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Orsini, Francesca (2020) 'Significant Geographies in the Shadow Lines.' In: Adami, Esterino, Concilio, Carmen and Vescovi, Alessandro, (eds.), Crossing the Shadow Lines : Essays on the Topicality of Amitav Ghosh’s Modern Classic. Turin: Dipartimento di Lingue e Letterature Straniere e Culture Moderne – Università degli Studi di Torino, pp. 171-185.

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Approaches to world literature often think through binaries of local/global, major/minor, provincial/cosmopolitan, taking them as given positions on a single world map. To an extent, this is true of Amitav Ghosh’s prize-winning essay “The testimony of my grandfather's bookcase” (1998), which reflects on his grandfather’s collection of world literature books to think about the relationship between his grandfather’s provincial location in Calcutta and the world. Yet in The Shadow Lines Ghosh takes a much more complex and interesting approach to space, the world, perception and narration. In the novel’s complex narration, space, time, and self always appeared mirrored through other people, times, and spaces. Places also acquire reality and meaning only after they are first narrated and imagined, often several times, and before they are experienced directly. This is a stance that has deep existential but also epistemological implications that go beyond “simply” critiquing colonial and national border-making. This essay explores how (and which) spaces become “significant” in the novel, and how the novel’s approach to space can be productive for thinking about world literature.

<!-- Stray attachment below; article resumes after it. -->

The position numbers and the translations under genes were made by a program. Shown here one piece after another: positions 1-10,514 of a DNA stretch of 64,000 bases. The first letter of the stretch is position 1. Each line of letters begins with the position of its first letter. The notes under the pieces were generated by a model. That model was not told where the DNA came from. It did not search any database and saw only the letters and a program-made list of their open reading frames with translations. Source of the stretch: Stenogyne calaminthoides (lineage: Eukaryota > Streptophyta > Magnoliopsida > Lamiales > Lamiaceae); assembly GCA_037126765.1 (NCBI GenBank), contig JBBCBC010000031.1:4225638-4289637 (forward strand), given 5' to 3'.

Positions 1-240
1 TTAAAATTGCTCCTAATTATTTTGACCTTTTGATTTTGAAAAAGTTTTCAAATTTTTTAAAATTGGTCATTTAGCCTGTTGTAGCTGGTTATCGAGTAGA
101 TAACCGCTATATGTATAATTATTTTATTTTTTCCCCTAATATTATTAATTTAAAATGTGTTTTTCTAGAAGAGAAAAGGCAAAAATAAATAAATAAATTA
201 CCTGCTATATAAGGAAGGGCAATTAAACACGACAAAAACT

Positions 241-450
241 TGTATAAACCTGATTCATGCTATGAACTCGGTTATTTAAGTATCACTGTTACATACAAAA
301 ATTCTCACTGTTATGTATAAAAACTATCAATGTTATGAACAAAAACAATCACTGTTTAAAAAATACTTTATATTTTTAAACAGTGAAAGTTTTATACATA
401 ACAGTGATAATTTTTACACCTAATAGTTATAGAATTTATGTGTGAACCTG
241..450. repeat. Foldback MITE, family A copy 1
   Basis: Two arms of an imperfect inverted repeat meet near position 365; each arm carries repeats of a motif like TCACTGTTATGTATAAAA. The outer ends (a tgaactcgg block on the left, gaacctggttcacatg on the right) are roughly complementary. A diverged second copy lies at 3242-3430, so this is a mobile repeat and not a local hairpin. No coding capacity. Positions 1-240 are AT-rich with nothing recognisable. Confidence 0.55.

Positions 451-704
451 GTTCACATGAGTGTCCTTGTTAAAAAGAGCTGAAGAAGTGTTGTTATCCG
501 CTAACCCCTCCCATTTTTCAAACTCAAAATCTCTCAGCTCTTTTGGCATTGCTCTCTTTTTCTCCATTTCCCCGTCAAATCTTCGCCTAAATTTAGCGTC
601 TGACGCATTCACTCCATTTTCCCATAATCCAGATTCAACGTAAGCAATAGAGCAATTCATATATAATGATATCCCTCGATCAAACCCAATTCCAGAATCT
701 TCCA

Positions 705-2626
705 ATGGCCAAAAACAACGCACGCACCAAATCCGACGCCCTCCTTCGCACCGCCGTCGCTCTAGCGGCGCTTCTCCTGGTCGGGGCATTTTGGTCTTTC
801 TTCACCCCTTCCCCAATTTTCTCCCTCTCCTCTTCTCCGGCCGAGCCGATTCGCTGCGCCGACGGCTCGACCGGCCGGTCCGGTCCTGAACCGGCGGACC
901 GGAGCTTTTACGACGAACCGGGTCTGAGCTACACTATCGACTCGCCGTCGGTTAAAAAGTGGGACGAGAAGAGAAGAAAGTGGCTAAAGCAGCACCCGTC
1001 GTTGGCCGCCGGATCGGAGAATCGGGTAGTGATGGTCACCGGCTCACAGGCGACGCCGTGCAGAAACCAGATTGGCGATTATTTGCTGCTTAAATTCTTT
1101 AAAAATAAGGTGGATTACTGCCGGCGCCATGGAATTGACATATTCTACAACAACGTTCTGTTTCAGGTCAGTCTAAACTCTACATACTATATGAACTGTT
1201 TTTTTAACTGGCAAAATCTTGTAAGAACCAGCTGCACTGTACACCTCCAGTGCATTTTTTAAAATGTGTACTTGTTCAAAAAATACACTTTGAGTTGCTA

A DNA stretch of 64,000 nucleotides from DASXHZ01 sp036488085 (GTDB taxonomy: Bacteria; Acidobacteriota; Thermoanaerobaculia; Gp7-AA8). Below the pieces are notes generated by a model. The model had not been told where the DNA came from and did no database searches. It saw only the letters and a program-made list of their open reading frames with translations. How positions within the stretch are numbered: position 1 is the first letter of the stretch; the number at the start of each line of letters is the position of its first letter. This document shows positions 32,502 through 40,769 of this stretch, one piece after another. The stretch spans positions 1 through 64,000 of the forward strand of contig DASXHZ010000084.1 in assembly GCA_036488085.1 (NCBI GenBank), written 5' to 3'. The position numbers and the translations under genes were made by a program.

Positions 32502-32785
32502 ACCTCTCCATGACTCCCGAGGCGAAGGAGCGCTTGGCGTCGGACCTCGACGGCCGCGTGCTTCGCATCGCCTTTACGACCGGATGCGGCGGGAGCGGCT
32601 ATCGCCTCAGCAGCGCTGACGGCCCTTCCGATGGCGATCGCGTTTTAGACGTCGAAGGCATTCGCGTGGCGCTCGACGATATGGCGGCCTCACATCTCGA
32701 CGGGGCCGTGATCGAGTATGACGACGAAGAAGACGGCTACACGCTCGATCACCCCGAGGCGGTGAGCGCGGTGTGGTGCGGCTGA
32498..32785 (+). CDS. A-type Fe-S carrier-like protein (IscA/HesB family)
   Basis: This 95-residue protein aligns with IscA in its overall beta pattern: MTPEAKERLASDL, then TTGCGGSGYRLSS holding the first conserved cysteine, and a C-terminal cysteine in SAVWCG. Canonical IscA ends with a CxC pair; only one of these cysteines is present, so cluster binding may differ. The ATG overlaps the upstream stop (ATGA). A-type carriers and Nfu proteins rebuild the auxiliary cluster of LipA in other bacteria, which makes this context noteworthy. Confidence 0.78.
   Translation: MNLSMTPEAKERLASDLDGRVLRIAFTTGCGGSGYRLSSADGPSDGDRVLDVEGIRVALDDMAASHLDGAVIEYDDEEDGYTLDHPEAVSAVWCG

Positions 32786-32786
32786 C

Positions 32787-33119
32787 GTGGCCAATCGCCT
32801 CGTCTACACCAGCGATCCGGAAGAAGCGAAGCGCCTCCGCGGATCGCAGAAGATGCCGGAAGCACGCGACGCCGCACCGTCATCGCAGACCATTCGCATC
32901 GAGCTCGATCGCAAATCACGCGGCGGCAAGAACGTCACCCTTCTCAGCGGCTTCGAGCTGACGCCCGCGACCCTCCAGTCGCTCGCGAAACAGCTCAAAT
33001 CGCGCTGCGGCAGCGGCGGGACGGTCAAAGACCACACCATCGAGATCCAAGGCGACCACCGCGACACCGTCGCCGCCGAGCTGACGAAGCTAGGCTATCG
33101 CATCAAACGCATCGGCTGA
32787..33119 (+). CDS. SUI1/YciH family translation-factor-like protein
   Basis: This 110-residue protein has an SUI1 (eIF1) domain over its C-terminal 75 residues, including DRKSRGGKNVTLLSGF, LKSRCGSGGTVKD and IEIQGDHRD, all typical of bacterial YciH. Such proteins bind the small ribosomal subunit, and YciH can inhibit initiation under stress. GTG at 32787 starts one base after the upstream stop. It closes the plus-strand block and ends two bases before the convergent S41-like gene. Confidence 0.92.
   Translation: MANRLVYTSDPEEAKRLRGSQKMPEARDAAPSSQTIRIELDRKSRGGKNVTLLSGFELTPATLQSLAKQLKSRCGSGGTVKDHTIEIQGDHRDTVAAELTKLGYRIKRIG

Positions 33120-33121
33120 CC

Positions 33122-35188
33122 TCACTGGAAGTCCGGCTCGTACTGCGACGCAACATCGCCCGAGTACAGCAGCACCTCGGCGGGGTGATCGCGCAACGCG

Item Type: Book Chapters
Keywords: The Shadow Lines; World Literature; Literary Geographies
SOAS Departments & Centres: Departments and Subunits > School of Languages, Cultures & Linguistics
ISBN: 9788875901738
Date Deposited: 04 Jun 2021 13:11
Funders: European Union

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